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  #11  
Old 01-22-2012, 09:47 PM
Peasant
 
Join Date: Aug 2009
Location: los angeles
Posts: 28
Default Re: Building an oven with ultimate control

hey all.
thanks for the feedback. i am quite excited about the project. its actually part of a larger pizza making project. i am also building proofing chambers with arduino controllers that will allow me to create a ramp/soak schedule for the proof process. essentially, i will be able to do a cold proof and slowly move the temperature up to optimal over a longer period of time. i use a wild sourdough for all my pizzas (almost 1,000 done in my current WFO), so this will be quite helpful.

in regards to using the forced air and wood burning, i do hear everyones point that stone is slow to absorb and adjust in temperature, but i believe the thermal mass will actually work to my benefit. in all PID environments i have worked with, the better the insulation, the more stable the temperature control can be. that being said, we will likely play with some electric coils and gas as well as the wood.
i am sure the argument has been made 100 times, but is there a good post/sticky about the merits of wood burning over electric/gas? I would like to make sure i am getting all the gains of wood, while adding the ability to have consistency from pie to pie.

lastly, i do appreciate that this is a huge departure from the truly romantic and timeless work of a traditional of a WFO, but my goal is to pay homage to the traditions and benefits of wood burning and brick ovens, while utilizing modern technology to "tinker" with the process.

looking forward to posting progress.
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  #12  
Old 01-23-2012, 07:54 AM
Il Pizzaiolo
 
Join Date: Nov 2006
Location: San Antonio
Posts: 1,719
Default Re: Building an oven with ultimate control

Hi Avidan!

As it seems you have a WFO, you are, I assume, therefore aware of the subtle qualities you are tweaking...

WRT mass, I think hearth mass is pretty much necessary to get good results. I am not so sure of dome mass, especially if you go electric for wood flame temp should be in the 1950 deg F range so I suspect you would like to be in at least the 1700 range for the whole dome. Heating any significant mass to that temp electrically is beyond my experience. No doubt in the kiln range but??? Gas flame for the oven would be tidier and would provide the veil of flame to caramelize the toppings and would have faster response time...Not sure you really need mass in the dome. Seems like really good insulation might be the most important factor there.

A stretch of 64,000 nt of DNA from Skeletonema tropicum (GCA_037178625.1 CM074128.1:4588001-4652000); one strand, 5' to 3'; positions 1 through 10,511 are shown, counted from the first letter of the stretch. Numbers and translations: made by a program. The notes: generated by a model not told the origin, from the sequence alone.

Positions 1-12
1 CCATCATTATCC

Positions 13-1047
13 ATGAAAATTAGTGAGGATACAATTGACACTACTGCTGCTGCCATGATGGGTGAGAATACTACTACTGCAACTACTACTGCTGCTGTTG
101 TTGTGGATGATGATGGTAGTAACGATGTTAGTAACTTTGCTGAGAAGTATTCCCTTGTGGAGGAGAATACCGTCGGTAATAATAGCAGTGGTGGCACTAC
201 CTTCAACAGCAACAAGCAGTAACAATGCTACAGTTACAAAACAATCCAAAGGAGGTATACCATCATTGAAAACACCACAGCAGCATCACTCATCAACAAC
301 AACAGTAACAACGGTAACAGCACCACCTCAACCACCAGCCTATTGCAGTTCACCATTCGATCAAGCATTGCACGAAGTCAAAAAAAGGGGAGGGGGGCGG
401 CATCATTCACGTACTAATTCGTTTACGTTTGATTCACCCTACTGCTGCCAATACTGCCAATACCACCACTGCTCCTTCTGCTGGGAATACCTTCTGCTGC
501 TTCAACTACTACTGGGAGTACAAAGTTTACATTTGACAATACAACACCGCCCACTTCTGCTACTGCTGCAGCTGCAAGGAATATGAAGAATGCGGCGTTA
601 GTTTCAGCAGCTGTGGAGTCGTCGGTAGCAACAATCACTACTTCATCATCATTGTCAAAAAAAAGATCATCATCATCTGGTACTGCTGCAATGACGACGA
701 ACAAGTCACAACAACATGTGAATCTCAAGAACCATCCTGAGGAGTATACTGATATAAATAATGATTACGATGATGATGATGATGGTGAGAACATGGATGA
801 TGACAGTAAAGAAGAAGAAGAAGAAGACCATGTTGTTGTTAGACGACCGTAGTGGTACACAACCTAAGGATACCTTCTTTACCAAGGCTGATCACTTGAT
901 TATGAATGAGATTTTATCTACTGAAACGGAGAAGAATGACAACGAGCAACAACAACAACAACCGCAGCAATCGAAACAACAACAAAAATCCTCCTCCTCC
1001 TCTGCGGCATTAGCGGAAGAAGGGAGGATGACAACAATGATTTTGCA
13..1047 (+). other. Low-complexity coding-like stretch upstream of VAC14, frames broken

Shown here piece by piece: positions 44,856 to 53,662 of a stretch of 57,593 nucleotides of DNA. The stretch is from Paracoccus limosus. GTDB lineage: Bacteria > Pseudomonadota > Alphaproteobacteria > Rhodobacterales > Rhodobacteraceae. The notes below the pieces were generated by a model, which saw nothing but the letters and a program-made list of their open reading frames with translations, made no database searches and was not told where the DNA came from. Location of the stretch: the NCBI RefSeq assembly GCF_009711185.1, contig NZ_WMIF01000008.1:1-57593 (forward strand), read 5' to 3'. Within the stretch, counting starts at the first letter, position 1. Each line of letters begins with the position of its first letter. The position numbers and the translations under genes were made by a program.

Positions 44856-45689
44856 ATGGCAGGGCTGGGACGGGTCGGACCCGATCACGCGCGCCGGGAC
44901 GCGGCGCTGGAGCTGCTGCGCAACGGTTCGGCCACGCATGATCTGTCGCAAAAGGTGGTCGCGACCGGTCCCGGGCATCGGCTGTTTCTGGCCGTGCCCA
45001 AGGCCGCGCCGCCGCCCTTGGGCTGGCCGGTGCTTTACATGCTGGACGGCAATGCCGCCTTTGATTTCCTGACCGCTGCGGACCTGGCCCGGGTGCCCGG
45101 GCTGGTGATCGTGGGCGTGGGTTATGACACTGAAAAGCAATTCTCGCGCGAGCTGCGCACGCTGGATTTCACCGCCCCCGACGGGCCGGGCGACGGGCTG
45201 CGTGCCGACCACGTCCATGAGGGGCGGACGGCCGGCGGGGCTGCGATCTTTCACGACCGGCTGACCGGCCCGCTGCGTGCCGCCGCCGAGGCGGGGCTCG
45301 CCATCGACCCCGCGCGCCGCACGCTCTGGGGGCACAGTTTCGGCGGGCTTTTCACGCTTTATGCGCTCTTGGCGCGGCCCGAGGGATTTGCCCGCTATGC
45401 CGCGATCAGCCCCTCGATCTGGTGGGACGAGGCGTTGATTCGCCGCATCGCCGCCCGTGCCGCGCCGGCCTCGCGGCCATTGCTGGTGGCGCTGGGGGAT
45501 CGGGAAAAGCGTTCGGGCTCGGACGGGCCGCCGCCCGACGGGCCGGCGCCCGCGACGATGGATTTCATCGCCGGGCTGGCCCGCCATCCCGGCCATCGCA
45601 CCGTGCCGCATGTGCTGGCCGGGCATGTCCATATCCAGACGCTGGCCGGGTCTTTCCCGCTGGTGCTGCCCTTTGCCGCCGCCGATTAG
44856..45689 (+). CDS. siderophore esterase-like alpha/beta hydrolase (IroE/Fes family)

Good luck!
Jay
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  #13  
Old 02-01-2012, 09:18 PM
Peasant
 
Join Date: Sep 2011
Location: Valencia, Spain
Posts: 26
Default Re: Building an oven with ultimate control

Hi Avidan.
It seems you have been busy avoiding boredom.
Well, I've been thinking the same stuff and reached some conclusions.
Make the heating element electric simplifies a lot the problem of PID control. But I think it's not interesting at all. You'll get a standard domestic appliance (ok, bigger) no matter if PID or ON-OFF controled.
The challenge is control the full thing with firewood (gas firing has the potential of convert the brick ballon into a bomb). As far as you are intending to control the whole system with Ardunios and use a fan i'd suggest to use a lambda sensor for get the optimal combustion. More air than necessary and you cold the oven, less and you get too smoke and less heat again. Not necessary to have a separate fire chamber, just a tight door and the air entry with the flux controled by the fan.
So we have a "constant" flow of high temperature gas. How can we switch on-off or more-less? The amount of heat we get in this point of optimum combustion depends only of the quantitie of burning wood mass. As we want to make the state of the art of the WFOs we want to stack a lot of wood and drink cold beers while the inferno-machine works . Well, for switch on-off we can use dampers (quite easy to electromecanically manage them). Of course, a separate firing chamber is now necessary. But if you switch off the fire to the oven you need to let the fire escape to the flue, or better into a laberinth of heat retaining bricks, and finally to the free atmosphere. This accumulated heat can be recovered whenever needed for heat the oven. As several temp sensors are used is quite ease to program a strategy for "where I take-deliver" heat from. Is like control a stream of water pumped from a well. In the start for fill a bath tube you turn on the pump, once it's full (imagine you can't stop the well pump) you can deviate the water flow to a swimming pool size tank.
I think that with this conditions the mass of the oven can be reduced a lot as we don't need to store the heat in the oven mass, only the necessary for the bulding self standing could offer enough termal inertia for the control.
Well, this are my thoughts about this interesting challenge.
Maybe someone is still awake
Regards
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